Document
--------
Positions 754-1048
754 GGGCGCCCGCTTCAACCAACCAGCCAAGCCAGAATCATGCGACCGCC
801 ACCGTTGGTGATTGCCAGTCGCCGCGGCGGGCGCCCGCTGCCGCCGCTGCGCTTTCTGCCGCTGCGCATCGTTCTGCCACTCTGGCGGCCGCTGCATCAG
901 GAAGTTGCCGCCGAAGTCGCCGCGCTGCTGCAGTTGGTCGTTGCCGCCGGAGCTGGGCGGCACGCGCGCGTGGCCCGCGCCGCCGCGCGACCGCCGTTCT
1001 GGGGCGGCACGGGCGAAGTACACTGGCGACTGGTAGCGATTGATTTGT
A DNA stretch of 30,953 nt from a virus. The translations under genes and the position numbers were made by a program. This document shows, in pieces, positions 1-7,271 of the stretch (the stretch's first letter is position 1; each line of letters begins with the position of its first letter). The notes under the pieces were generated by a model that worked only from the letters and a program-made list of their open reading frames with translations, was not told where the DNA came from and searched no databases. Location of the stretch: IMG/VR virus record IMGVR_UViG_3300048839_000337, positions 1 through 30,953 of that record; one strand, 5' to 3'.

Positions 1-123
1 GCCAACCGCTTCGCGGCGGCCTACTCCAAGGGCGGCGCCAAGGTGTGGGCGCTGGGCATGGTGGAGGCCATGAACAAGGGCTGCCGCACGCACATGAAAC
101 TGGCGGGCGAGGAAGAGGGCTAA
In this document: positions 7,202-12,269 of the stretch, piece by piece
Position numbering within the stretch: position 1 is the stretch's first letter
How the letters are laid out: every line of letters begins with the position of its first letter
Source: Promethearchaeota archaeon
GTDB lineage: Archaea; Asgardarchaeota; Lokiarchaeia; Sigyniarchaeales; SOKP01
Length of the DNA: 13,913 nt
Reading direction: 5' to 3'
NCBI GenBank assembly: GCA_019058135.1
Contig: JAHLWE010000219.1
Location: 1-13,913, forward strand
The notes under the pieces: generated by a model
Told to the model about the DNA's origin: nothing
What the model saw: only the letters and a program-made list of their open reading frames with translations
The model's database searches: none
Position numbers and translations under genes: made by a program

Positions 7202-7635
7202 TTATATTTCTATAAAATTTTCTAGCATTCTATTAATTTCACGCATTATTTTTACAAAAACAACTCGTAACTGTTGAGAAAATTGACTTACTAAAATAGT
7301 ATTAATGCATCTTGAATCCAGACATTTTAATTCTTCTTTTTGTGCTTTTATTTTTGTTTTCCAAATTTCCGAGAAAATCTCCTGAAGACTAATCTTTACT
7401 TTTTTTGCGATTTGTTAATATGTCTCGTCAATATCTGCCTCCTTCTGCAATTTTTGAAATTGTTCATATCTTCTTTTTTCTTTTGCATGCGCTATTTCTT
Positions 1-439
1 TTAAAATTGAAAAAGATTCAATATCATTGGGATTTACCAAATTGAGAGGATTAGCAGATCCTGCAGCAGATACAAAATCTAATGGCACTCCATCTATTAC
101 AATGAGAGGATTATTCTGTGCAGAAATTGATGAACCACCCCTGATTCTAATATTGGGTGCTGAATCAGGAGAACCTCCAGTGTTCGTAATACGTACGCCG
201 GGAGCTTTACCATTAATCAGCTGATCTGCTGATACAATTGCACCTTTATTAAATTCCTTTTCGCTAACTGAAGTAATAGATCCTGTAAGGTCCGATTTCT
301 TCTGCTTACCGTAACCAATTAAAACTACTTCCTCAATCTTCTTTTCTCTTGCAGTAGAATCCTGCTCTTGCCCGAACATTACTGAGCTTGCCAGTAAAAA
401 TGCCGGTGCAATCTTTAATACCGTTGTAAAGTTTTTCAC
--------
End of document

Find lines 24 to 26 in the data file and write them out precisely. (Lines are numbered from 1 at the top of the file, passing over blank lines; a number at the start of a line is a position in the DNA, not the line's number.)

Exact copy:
Position numbers and translations under genes: made by a program

Positions 7202-7635
7202 TTATATTTCTATAAAATTTTCTAGCATTCTATTAATTTCACGCATTATTTTTACAAAAACAACTCGTAACTGTTGAGAAAATTGACTTACTAAAATAGT